Question of the Week: 2/24-3/1/2020

Sarah Bierle here sharing a question that’s been on her mind:

What’s your criterion for giving a historic person “hero status”? Give some Civil War examples to support your answers, please?

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10 Responses to Question of the Week: 2/24-3/1/2020

  1. Carolyn says:

    It would depend upon what this person did for mankind.There were some pretty rotten folks in history that deserve to be remembered as an example of who not to honor.

  2. I would say that a hero is a person that selflessly devotes themselves to a cause. There are different levels of hero too, measured by such things as degree of sacrifice, and degree of risk taken by said individual. Preservation can also be a factor. For example, life preservation or maybe even someone who buys and saves 100 acres of a battlefield. Obviously there are different degrees of preservation as well.
    Sure, in our eyes, as individuals, there are some pretty rotten folks who are considered heroes, but like the old adage goes, one mans freedom fighter is another mans terrorist. Certainly in the war between cats and dogs the most decorated cat, will not be seen in the same light by the dogs and vice versa.

    • My biggest heroes from the war I’d have to say are the two of my great-great-great grandfathers who fought in it, Private Gabriel Ballard of he 143rd New York Infantry and Private Theodore VanNatta of the 15th New York Cavalry. Gabriel was with Sherman’s armies in 64’ and 65’ and Theodore fought in the Shenandoah in 64’ and was present for the fall of Petersburg and the ensuing Appomattox Campaign. Both men were just teenagers when they signed up, 19 and 18 respectively and Theodore was barely pubescent so it seems as he stood a whopping 5 foot 1 and 3/4 inches when he signed up and when he died in 1901 stood a more respectable 5 foot 6. I have no war time images of Theo but I’ve got to imagine he must have looked quite the child on his horse, a very brave child though I might add.

  3. ramon says:

    of course a southern leader, Robert Edward Lee… The best military man of the Civil War. But war is a question about resources, and the North had much more resources than the South. The war lasted 4 years thanks a genius as Robert E. Lee.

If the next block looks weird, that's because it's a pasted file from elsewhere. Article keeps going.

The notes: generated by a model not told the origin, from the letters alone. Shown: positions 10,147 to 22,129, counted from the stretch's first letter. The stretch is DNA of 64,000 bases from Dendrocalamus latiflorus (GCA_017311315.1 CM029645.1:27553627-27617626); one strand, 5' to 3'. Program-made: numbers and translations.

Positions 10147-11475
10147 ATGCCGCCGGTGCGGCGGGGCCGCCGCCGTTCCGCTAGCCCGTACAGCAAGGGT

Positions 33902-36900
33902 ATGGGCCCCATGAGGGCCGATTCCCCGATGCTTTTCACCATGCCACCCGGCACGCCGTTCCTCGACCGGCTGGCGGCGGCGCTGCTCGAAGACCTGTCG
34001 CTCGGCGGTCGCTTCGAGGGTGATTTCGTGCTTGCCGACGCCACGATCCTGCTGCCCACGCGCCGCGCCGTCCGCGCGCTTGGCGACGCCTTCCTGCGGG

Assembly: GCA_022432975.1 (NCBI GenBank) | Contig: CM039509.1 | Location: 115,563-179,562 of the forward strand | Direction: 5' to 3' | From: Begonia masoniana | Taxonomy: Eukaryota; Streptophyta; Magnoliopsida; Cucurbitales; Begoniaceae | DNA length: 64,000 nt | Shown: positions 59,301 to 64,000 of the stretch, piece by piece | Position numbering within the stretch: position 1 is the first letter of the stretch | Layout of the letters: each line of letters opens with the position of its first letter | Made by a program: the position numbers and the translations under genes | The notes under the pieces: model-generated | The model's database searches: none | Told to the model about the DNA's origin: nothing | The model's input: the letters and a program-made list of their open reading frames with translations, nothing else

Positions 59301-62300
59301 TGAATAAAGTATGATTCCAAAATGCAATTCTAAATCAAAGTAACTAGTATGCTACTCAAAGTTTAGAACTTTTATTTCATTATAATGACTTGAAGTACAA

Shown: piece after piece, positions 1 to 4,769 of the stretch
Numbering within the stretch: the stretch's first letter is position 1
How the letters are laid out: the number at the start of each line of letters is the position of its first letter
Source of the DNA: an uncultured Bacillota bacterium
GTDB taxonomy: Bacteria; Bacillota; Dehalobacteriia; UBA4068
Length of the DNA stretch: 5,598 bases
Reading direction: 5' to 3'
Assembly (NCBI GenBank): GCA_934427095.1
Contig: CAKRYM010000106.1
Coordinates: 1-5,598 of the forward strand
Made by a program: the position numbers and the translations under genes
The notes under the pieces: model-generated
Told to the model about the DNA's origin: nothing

4. Thomas Pilla says:

    Bravery, compassion and intelligence to me are the most critical factors. Patrick Cleburne, Joseph E. Johnston and R. E. Lee come to mind.

  5. Maybe my definition of hero is a little simple, but I think a hero is anyone who saves the life of a fellow human at the risk of their own wellbeing. In a Civil War context, a hero could be the soldier who pulled his buddy out of the way of a coming cannonball, or a stretcher-bearer carrying a dying soldier behind the lines so he can be taken care of, or the commander who risks their career and reputation by making the call NOT to charge if it could spare the lives of his men. I can’t think of any specific examples, but the one that keeps popping in my head is “Gallant” Pelham who took on Federal forces at Fredericksburg with just two canon and held back the advance for a little while. He might not have saved the day as a whole, but he certainly risked his own life in an effort to save others. I think heroes can be the regular dudes. They don’t need stars on their collar or bars on their sleeves.

  6. Douglas Pauly says:

    A “hero” rises to the occasion. Period. ‘Hero’ status can also be subjective, as in what side someone lines up with as to whether that status is bestowed on someone. A lone machine gunner holding up a large force and keeping it pinned down is going to be viewed as a hero by his/her own kind regardless of who they fight for. Think John Basilone or Audie Murphy among American heroes, and any number of German, Japanese, Soviet, British, etc. fighters in WWII.

    As for the Civil War, lots of folks, male and female, deserve that moniker. No doubt there are lots of said ‘heroes’ we will never know for various reasons. One name that comes to me is George Thomas, for his service during the war.

  7. Lyle Smith says:

    Andrew Johnson… hero to Unionist Tennessee. Benjamin Butler… hero of the Union and emancipation, for his tireless effort in defeating the Confederacy in his own special way.

    Really though… pretty much anyone involved in the Civil War was a hero of some support. Serving in some capacity alone is enough, I would think.

  8. Pingback: Week In Review: February 24-March 1, 2020 | Emerging Civil War

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